Nominal payroll growth, while decelerating, has done slightly more slowly than inflation, meaning that real aggregate payrolls have continued to increase. Meaning more buying power for average Americans. 

An important issue is whether, with YoY comparisons now including gas prices that were declining from $5 (meaning they are less positive), the serendipitous comparison between payrolls and inflation will continue. And a big part of that issue is also, now that the supply bottlenecks in vehicle production and housing have abated, those two sectors of employment will finally roll over.

Monday, July 10, 2023

Scenes from the June employment report: consumption leads employment, goods vs. services edition


 - by New Deal democrat

No big new economic news today, so let’s take a more in-depth look at some of the information from Friday’s employment report. Today I’m going to focus on the division between goods and services.

As I’ve written many times in the past, consumption leads employment. Typically I have shown that via real retail sales. The variation I am going to use today is employing real personal spending on goods vs. services, and how consumption leads employment for each.

As a refresher, here is real personal spending on goods YoY (blue) vs. services (red), up until the pandemic:

Note that spending on goods is much more volatile than spending on services (in fact I’ve divided the result for goods by 1.5 so that services spending doesn’t just show up as squiggles). Most importantly, it tuns down YoY generally coincidently with the onset of recessions, whereas growth in services spending usually just decelerates. Also, while the two moved coincidently from 1960-90, since then spending on goods has usually led spending on services somewhat.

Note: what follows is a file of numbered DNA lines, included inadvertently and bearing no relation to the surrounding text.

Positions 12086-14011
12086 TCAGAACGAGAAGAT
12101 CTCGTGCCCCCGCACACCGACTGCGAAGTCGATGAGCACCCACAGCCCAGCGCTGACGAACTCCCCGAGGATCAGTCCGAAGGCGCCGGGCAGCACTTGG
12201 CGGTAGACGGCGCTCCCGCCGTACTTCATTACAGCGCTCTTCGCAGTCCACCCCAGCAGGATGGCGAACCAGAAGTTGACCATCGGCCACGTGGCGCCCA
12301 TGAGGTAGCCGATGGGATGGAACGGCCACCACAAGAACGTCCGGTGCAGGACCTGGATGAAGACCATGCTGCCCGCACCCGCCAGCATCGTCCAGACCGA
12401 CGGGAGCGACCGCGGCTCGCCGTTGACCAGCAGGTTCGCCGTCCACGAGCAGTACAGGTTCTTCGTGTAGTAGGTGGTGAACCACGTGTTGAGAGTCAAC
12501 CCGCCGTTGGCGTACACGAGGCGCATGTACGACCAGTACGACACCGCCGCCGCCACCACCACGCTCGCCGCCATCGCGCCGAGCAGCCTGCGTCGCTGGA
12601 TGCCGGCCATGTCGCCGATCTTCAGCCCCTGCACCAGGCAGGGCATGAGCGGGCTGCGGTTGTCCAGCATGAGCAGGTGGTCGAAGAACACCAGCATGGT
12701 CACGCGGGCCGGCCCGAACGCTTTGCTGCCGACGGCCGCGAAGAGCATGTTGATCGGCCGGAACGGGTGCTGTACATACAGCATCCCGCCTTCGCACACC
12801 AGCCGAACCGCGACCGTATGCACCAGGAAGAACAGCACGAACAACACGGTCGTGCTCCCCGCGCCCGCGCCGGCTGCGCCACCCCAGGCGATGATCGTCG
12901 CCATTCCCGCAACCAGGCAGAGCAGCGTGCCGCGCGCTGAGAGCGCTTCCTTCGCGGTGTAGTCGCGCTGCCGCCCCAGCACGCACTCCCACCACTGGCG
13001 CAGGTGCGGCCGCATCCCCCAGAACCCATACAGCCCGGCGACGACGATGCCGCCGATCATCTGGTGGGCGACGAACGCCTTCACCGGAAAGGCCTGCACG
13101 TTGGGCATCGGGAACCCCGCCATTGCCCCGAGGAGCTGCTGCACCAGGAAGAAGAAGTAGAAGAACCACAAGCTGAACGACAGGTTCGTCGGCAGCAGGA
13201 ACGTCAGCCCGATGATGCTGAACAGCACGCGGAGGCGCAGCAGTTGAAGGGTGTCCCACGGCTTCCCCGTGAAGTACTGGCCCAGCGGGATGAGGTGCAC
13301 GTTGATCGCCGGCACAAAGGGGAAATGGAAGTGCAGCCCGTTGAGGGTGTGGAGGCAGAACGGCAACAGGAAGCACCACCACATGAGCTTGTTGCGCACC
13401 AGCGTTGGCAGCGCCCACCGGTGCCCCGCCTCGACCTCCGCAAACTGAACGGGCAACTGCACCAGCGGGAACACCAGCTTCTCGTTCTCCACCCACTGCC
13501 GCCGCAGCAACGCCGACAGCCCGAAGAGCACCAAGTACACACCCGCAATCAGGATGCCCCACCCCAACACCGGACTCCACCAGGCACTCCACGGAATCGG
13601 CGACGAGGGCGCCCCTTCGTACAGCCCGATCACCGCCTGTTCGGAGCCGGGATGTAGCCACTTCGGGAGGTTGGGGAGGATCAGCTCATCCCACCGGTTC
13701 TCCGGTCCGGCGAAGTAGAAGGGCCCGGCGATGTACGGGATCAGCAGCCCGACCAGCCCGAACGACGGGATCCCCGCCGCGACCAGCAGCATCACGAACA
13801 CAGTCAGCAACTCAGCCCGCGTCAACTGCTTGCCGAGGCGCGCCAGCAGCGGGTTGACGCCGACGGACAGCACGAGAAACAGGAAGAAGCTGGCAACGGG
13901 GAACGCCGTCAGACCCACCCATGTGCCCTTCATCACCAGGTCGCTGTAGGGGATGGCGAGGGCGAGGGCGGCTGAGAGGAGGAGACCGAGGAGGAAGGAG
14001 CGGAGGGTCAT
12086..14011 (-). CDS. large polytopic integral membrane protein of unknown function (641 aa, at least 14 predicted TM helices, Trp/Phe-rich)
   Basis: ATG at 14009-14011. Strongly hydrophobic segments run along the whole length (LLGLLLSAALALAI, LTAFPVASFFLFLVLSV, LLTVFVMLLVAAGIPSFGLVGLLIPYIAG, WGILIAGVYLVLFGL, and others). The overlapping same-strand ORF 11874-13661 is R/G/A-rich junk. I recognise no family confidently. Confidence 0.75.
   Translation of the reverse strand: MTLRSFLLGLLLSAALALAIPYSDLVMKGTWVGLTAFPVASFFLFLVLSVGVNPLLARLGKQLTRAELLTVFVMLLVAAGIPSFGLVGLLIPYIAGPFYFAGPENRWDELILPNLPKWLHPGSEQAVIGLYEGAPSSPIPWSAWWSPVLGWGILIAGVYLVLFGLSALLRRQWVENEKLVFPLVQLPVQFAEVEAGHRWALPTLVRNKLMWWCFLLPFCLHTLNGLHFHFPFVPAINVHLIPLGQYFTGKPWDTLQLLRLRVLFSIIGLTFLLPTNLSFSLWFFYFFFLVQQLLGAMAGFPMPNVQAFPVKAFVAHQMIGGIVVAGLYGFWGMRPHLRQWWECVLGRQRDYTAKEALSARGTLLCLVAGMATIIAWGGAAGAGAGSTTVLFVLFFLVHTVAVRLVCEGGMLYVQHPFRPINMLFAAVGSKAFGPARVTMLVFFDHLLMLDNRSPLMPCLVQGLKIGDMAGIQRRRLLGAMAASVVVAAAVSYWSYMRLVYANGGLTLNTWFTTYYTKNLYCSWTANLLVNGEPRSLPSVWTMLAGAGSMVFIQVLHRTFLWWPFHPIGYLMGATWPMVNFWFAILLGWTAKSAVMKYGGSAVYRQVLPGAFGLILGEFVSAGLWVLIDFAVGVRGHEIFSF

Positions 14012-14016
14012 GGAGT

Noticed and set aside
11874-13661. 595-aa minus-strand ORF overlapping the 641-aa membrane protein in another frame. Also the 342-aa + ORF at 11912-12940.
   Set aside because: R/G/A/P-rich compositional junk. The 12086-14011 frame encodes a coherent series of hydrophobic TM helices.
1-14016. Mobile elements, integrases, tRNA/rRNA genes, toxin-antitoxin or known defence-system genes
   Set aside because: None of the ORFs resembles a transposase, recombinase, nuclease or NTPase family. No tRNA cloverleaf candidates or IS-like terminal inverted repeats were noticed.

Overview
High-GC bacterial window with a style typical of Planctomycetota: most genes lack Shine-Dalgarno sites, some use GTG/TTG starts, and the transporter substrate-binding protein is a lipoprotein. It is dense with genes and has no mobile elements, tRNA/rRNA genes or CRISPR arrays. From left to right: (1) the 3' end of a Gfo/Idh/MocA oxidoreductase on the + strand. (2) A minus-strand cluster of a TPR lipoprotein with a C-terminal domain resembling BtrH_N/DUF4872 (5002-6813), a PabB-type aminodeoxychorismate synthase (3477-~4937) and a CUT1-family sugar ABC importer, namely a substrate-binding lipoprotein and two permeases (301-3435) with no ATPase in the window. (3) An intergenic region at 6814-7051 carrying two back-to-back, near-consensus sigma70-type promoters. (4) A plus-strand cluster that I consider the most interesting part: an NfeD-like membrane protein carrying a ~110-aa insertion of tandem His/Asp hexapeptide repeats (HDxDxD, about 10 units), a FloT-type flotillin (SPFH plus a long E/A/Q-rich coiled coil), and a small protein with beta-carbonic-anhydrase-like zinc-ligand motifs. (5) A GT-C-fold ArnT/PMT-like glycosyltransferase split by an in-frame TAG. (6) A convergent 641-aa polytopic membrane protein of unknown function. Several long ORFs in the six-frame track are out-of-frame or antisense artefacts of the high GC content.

Here’s the same information since the pandemic (omitting the year of huge distortions):

Goods spending did fall below zero during much of 2022, and is only slightly above zero YoY now, while spending on services is much stronger.

Now let’s compare real spending on goods (blue) with employment in the goods sector (red) YoY, pre-pandemic:

With two exceptions (the mid 1980’s and late 1990’s) goods consumption leads goods employment. Note that this holds true even though due to globalization and offshoring, goods employment never rose nearly as much as goods consumption beginning with the 1980’s.

The same leading/lagging relationship holds true for consumption of services (blue) vs. employment in services (red):

Now let’s look at each post-pandemic. First, here is goods consumption vs. employment:

Goods spending recently peaked YoY in summer 2021, while as we should expect based on past history, goods employment did not peak until spring 2022. Goods spending rebounded somewhat as spending power increased with the decline in gas prices from $5 to $3/gallon in late 2022. Goods employment is still decelerating, and is only up 0.3% since February, or roughly at a 1% annual rate.

Here is services consumption vs. employment:

Both consumption and employment in the services sector have been much stronger than in the goods sector, and while both have been decelerating since the spring 2021 stimulus spree, consumption has decelerated faster compared with late 2021.

Since gas prices have been pretty stable this year, the tailwind for goods spending is subsiding. I expect goods spending to decelerate further YoY, and probably turn negative again, with goods employment following. My best guess is this will occur by the end of this year, possibly earlier.

As per past history, the deceleration in both consumption and employment in the goods sector is likely to be slower, but will follow goods spending and employment with lower growth if not an outright decline.